Holmes has seen it too.

“It’s something oil and gas companies should pay attention to, but it’s also a playbook that we can learn from,” she said. “Let’s pull talent from tech companies. Let’s pull talent from … an energy transition or energy expansion company. There are some carbon capture companies I work with now that you would consider innovative. Several of those, their leadership teams are comprised of former oil and gas executives.”

The talent drain is not necessarily a diversity issue, but it highlights the sector’s retention problems.

Money follows the diversity

“An oil and gas company is not going to be successful if it can’t attract the top talent, and it’s not going to attract the top talent without an effective and clear diversity strategy,” she said.

Empirical data support the notion that companies across all industries that are more diverse experience bigger profit margins. McKinsey & Co. found that companies in the top quartile for gender diversity on executive teams were 21% more likely to have above-average profitability than companies in the bottom quartile. Top-quartile companies in ethnic and cultural diversity were 33% more likely to outperform on profitability.

energy industry demographics
(Source: U.S. Department of

Harvard Business Review examined an industry that, like energy, is dominated by white males. The research revealed that performance in the “staggeringly homogeneous” venture capital (VC) industry—only 8% of VC investors are women, 2% are Hispanic and less than 1% are black—was improved by diversity. An investment’s comparative success rate was reduced by 26.4% to 32.2% when executed by a team of shared ethnicity.

That success was echoed on the gender diversity side.

“Venture capital firms that increased their proportion of female partner hires by 10% saw, on average, a 1.5% spike in overall fund returns each year and had 9.7% more profitable exits (an impressive figure given that only 28.8% of all VC investments have a profitable exit),” the authors wrote.

Fortunately, the oil and gas industry has made significant strides in that direction.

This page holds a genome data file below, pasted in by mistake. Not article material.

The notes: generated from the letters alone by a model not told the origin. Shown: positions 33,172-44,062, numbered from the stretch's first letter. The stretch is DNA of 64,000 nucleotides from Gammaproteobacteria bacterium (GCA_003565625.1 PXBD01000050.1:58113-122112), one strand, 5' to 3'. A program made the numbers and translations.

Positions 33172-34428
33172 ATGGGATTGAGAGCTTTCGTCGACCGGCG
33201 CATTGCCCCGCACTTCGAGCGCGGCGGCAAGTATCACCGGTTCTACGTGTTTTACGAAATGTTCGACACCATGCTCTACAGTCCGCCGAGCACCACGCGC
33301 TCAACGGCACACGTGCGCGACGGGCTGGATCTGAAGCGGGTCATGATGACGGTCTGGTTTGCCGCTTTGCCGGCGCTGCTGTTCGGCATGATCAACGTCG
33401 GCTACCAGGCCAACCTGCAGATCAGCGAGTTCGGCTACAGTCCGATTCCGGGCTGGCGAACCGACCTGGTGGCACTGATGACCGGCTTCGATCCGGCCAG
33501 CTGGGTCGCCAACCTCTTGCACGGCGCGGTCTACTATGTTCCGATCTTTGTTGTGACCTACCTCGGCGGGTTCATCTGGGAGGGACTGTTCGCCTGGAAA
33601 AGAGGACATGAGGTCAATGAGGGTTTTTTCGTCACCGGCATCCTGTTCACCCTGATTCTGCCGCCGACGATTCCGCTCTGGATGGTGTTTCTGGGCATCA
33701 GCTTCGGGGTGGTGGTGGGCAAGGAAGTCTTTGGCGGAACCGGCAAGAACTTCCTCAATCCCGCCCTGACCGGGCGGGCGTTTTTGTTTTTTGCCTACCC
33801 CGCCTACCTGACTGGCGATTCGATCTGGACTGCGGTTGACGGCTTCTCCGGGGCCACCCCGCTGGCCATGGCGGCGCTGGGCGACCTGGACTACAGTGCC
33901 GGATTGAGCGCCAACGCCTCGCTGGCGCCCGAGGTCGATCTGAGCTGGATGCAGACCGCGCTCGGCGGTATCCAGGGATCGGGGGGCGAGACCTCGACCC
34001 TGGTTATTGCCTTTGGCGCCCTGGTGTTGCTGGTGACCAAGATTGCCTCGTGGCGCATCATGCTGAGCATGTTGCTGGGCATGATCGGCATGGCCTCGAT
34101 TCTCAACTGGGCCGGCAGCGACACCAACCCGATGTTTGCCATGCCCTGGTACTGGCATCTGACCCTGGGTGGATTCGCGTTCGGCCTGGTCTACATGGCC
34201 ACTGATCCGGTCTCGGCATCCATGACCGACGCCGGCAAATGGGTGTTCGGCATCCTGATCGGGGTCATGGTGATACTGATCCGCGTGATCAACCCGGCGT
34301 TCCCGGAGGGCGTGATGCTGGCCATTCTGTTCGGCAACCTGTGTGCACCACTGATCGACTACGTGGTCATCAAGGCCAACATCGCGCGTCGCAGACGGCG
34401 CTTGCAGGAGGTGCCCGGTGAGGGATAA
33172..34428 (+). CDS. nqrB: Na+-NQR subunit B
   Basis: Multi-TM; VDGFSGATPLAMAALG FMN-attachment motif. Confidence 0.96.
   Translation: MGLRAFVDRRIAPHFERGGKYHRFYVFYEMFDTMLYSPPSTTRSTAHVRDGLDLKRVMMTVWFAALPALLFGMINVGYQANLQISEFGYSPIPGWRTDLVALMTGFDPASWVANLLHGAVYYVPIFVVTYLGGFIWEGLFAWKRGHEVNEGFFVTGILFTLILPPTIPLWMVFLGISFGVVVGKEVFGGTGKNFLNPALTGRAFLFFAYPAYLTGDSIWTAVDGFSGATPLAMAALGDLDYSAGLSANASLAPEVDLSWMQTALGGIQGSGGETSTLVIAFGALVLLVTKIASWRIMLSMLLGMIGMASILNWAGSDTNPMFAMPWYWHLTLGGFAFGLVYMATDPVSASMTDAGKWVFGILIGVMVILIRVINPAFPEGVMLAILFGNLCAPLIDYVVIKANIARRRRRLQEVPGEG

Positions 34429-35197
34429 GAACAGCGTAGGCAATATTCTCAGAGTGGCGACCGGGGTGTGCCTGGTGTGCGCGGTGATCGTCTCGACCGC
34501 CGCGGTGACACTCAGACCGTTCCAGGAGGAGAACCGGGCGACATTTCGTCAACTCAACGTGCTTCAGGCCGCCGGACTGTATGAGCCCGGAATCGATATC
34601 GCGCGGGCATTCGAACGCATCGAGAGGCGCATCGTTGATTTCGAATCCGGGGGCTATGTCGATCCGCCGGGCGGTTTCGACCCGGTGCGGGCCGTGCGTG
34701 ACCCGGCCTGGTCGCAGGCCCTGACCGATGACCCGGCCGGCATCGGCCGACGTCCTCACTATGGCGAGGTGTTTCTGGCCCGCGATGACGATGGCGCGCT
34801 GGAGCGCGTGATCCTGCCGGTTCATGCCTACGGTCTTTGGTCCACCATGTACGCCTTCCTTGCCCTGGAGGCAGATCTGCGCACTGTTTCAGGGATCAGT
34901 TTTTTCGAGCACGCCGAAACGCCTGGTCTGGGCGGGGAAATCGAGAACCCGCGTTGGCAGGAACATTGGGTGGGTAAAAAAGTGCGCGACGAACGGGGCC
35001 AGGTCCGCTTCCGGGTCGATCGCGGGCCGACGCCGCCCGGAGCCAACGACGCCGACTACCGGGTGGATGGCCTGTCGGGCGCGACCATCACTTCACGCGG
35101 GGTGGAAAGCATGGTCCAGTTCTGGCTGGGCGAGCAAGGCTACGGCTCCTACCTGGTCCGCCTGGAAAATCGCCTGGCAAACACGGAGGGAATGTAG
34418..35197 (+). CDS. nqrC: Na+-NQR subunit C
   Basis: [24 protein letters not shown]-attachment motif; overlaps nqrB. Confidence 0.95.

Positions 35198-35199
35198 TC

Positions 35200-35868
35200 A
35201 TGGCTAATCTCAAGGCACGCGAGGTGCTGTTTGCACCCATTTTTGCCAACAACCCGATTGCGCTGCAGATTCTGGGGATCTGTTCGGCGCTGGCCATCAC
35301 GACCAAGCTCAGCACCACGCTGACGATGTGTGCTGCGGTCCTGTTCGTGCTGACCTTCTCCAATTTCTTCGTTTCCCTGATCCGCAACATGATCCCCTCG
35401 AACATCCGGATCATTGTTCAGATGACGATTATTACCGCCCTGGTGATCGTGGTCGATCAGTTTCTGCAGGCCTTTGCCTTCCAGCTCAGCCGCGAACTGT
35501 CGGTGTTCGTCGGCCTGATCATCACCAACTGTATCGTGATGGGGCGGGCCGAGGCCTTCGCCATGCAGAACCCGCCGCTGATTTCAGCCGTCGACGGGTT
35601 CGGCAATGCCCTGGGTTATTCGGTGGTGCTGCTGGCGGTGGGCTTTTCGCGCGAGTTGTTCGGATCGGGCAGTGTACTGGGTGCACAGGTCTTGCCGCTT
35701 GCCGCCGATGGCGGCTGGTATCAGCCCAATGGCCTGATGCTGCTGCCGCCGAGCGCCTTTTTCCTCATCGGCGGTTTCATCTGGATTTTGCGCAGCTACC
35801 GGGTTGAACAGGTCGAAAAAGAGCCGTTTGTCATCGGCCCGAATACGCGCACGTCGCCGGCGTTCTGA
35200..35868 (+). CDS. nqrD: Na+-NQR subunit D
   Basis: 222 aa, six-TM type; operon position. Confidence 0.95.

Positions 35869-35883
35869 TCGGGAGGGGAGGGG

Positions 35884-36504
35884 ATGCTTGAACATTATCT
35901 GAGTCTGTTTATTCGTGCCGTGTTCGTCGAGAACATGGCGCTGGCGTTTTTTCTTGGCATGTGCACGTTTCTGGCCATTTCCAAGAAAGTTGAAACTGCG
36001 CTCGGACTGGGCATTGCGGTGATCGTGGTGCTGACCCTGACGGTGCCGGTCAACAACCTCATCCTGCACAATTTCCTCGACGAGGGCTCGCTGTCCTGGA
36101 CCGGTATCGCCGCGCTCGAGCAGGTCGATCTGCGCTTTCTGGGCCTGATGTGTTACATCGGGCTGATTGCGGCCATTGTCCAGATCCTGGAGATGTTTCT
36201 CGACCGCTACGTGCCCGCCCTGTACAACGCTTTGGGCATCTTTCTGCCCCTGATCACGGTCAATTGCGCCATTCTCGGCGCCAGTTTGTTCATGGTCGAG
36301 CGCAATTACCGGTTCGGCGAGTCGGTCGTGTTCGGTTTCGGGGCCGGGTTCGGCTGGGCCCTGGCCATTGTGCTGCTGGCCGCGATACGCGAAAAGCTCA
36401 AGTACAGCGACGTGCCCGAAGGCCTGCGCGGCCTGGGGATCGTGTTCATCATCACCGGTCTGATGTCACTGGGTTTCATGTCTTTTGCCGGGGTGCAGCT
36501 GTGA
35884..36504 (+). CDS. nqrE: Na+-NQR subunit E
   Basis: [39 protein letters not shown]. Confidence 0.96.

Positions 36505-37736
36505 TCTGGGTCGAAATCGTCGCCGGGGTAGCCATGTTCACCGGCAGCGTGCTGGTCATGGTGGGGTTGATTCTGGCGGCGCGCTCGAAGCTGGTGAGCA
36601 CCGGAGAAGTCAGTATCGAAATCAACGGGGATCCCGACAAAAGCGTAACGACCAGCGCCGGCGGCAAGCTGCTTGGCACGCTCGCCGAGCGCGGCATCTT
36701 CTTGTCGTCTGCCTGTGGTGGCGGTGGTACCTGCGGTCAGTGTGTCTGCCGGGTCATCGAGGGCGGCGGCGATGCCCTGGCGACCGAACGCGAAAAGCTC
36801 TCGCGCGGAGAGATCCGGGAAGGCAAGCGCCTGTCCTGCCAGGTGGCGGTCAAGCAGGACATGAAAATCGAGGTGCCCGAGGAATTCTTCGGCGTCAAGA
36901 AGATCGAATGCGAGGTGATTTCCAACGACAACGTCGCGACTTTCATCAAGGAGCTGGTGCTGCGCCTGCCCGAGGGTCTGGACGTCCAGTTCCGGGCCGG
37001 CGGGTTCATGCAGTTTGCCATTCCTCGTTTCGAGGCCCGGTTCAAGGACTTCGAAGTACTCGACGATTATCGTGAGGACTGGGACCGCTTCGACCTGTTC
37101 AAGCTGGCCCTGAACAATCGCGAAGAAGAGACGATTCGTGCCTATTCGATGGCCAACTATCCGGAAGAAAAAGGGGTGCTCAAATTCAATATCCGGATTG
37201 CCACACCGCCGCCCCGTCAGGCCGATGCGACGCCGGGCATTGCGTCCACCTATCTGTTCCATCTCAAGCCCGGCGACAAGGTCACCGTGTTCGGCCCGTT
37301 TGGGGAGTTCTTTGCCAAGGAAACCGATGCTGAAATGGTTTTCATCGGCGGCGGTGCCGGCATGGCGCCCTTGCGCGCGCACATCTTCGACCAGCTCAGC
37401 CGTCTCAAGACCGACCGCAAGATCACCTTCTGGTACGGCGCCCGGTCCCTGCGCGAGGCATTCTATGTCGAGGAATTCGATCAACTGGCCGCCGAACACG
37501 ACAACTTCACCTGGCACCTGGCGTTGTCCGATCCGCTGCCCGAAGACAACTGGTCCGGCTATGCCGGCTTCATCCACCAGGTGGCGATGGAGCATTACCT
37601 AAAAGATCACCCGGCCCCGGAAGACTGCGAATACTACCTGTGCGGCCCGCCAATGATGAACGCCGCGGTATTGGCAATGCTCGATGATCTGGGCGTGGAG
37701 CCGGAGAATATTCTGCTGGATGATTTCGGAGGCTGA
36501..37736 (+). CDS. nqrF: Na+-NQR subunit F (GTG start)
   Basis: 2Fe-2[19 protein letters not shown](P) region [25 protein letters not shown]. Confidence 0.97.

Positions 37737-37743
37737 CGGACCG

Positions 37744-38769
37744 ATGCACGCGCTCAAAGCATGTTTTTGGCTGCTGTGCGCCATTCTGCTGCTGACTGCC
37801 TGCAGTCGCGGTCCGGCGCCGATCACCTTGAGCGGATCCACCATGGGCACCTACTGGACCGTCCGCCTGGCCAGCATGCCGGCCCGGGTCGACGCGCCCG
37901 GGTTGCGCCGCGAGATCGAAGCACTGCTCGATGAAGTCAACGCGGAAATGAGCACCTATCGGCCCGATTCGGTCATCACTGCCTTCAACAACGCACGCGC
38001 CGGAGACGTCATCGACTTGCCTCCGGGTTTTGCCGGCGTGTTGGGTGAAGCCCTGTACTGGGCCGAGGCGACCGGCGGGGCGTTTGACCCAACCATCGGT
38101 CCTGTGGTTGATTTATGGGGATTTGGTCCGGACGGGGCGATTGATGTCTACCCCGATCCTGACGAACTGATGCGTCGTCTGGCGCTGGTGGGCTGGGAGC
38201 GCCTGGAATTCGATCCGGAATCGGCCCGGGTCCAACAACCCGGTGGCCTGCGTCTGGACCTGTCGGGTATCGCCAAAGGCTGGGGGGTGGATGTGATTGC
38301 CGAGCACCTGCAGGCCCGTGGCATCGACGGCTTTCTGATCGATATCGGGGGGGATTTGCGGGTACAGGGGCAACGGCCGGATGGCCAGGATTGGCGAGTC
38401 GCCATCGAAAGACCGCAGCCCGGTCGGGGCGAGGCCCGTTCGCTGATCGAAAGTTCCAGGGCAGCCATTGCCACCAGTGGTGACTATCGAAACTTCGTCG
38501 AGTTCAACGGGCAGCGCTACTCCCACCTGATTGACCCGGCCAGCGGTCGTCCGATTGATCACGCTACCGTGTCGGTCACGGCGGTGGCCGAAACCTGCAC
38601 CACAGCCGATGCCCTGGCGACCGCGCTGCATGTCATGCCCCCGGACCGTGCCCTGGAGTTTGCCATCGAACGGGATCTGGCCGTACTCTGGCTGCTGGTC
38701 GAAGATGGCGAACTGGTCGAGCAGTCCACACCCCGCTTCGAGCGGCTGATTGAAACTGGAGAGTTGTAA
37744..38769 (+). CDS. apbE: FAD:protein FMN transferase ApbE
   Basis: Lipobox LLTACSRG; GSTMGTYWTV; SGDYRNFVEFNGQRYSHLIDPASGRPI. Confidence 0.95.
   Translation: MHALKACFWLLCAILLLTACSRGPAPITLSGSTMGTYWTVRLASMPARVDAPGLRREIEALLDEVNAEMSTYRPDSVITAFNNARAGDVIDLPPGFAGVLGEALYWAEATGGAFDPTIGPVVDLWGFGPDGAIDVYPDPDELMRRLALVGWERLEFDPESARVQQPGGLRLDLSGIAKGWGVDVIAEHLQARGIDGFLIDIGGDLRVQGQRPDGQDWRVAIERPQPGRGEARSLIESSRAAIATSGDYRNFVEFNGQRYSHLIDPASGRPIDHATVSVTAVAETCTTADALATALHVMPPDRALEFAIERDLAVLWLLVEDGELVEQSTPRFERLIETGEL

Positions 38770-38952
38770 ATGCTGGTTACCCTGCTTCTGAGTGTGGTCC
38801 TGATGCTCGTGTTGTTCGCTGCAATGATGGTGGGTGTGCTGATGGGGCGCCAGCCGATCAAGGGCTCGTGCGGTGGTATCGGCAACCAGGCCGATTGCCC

“The vast majority of the oil and gas companies I work with have taken affirmative steps to improve diversity, at least at the leadership level,” Holmes said. “At least in their boardroom—those that are publicly traded—at least in their C-suite to the extent possible.”

Starts at the top

To reap the benefits, it’s critical that a company’s leadership reflects the characteristics they want from their broader workforce. If oil and gas CEOs commit to gender balance, the World Petroleum Council said in its report, the organizations will follow.

The comparison charts of surveys of male oil and gas employees conducted in 2017 and 2020 bear that out. When gender diversity was not important to the CEO, it was not important to 59% of the male employees, either, in the 2017 survey. When it was important to the CEO, that view was shared by 86% of male employees.

An interesting shift took place between 2017 and 2020 among those working for a CEO for whom gender diversity was not important. In 2017, 34% of the male workforce thought gender diversity was important, contrary to what the boss thought. After three more years of working for a CEO who did not consider it to be important, that percentage dropped sharply to 19%.

On the flip side, the share of men who’s CEO saw gender diversity as important grew to 93%, with the percentage considering it unimportant or very unimportant diminished to 2%. Either way, the boss set the tone for the workforce.

2020 gender diversity survey
(Source: World Petroleum Council, Boston Consulting Group)

“To provide effective leadership in this area, leaders must consistently and frequently reinforce the strategic importance of D&I [diversity and inclusion], through their actions and their words,” the report’s authors wrote.

Holmes would like those who lead the oil and gas industry to think more broadly about the talent pool and make it a priority.

“A woman shouldn’t get a job just because she’s a woman,” she said. “But the board or the C-suite should always be thinking: Is our management team bringing diverse perspectives?”

That includes diversity of experience, age, gender, race and other characteristics on the matrix.

“If we do,” Holmes said, “then that will contribute to a more profitable company.”